Thanks to Chris for sending over the note about this article!
Attack of the Clones meets the Lord of the Luddites
By Chris Mooney
The American Prospect – May 16, 2002
In his recent American Prospect Online article, “Attack of the Metaphors,” Matthew Nisbet lucidly explains why even though it shouldn’t, Star Wars Episode II: Attack of the Clones will inevitably come to shape this nation’s ongoing political debate about cloning. George Lucas’s take on this technology, Nisbet argues, resonates with themes from Brave New World, Mary Shelley’s Frankenstein, and other influential texts concerned with misuses of science, from The Island of Dr. Moreau to Jurassic Park. Besides Star Wars itself, perhaps the most recent work in this genre is Spider Man, yet another tale of hubris, science run amok, and unwise manipulations of nature — specifically, the genetic engineering of spiders — by human beings.
There are any number of reasons, plot not the least of them, that modern science fiction and fantasy take up these motifs with such frequency. But here — as the U.S. Senate’s cloning debate fortuitously coincides with another Senate cloning debate contained within Attack of the Clones — Idea Log would like to draw attention to one oft-neglected factor. When it comes to the relationship between the fantasy and sci-fi genres and worries about technology, there’s a huge elephant in the room. So huge, in fact, that it’s some half a million words long. The novel in question, in case you hadn’t guessed, is J.R.R. Tolkien’s 1954-55 fantasy romance The Lord of the Rings (LOTR).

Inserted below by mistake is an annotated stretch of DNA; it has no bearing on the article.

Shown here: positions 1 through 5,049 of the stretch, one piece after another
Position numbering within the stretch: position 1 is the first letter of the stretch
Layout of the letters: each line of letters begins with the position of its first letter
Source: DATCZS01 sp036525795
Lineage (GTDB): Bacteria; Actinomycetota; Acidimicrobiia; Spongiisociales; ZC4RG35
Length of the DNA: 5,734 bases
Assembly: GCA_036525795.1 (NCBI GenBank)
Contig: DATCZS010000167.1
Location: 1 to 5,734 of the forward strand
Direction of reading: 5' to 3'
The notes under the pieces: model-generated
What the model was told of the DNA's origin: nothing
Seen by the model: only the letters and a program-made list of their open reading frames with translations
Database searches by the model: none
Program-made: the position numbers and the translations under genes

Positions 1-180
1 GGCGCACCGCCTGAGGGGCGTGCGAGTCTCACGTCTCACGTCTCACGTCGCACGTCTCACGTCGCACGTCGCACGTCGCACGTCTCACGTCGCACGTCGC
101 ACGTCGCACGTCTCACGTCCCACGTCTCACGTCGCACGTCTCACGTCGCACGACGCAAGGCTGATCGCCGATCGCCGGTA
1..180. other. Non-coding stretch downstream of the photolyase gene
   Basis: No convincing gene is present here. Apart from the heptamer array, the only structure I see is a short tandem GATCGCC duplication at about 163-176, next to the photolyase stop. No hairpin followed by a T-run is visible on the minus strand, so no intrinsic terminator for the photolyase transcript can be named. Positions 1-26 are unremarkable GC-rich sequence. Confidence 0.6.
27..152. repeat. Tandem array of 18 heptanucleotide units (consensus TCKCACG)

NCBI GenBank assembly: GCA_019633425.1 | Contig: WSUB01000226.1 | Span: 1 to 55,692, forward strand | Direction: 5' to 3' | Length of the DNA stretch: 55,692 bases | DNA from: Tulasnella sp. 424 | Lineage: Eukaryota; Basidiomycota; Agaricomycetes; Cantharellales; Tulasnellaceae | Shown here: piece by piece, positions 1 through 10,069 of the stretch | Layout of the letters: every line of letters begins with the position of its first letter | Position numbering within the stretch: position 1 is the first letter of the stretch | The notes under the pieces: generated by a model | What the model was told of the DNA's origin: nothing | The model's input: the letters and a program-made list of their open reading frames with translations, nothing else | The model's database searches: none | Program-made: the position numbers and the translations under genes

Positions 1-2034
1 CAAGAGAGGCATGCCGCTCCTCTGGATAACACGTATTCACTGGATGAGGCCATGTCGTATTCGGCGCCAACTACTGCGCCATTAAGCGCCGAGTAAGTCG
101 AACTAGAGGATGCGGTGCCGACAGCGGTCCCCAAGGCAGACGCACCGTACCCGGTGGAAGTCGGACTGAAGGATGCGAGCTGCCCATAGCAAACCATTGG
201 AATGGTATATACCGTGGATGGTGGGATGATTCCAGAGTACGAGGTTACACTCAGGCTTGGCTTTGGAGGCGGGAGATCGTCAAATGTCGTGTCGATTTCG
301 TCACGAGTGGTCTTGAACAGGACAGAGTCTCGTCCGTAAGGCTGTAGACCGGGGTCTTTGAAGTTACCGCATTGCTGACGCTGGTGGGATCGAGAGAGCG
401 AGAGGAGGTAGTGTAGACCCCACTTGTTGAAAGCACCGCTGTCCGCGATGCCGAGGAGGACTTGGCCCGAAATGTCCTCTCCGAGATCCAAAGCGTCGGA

Tolkien’s impact on both science fiction and fantasy is immense. It’s probably no exaggeration to say that the fantasy genre as we know it today, which encompasses hundreds of English language novels published each year — many of them “Tolclones” — wouldn’t exist without him. As Jane Chance, a Tolkienist and English professor at Rice University, once put it to this writer, “He’s not only the grandfather of ‘Dungeons & Dragons,’ but of the entire sci-fi fantasy genre as a popular phenomenon.” Indeed, the greatest Tolclone of them all may be Harry Potter. The parallels between Rowling’s “Wormtail” and Tolkien’s “Wormtongue” — or between her soulless, black-clad “Dementors” and Tolkien’s “Ringwraiths” — are only the most obvious ways that her books draw on LOTR.
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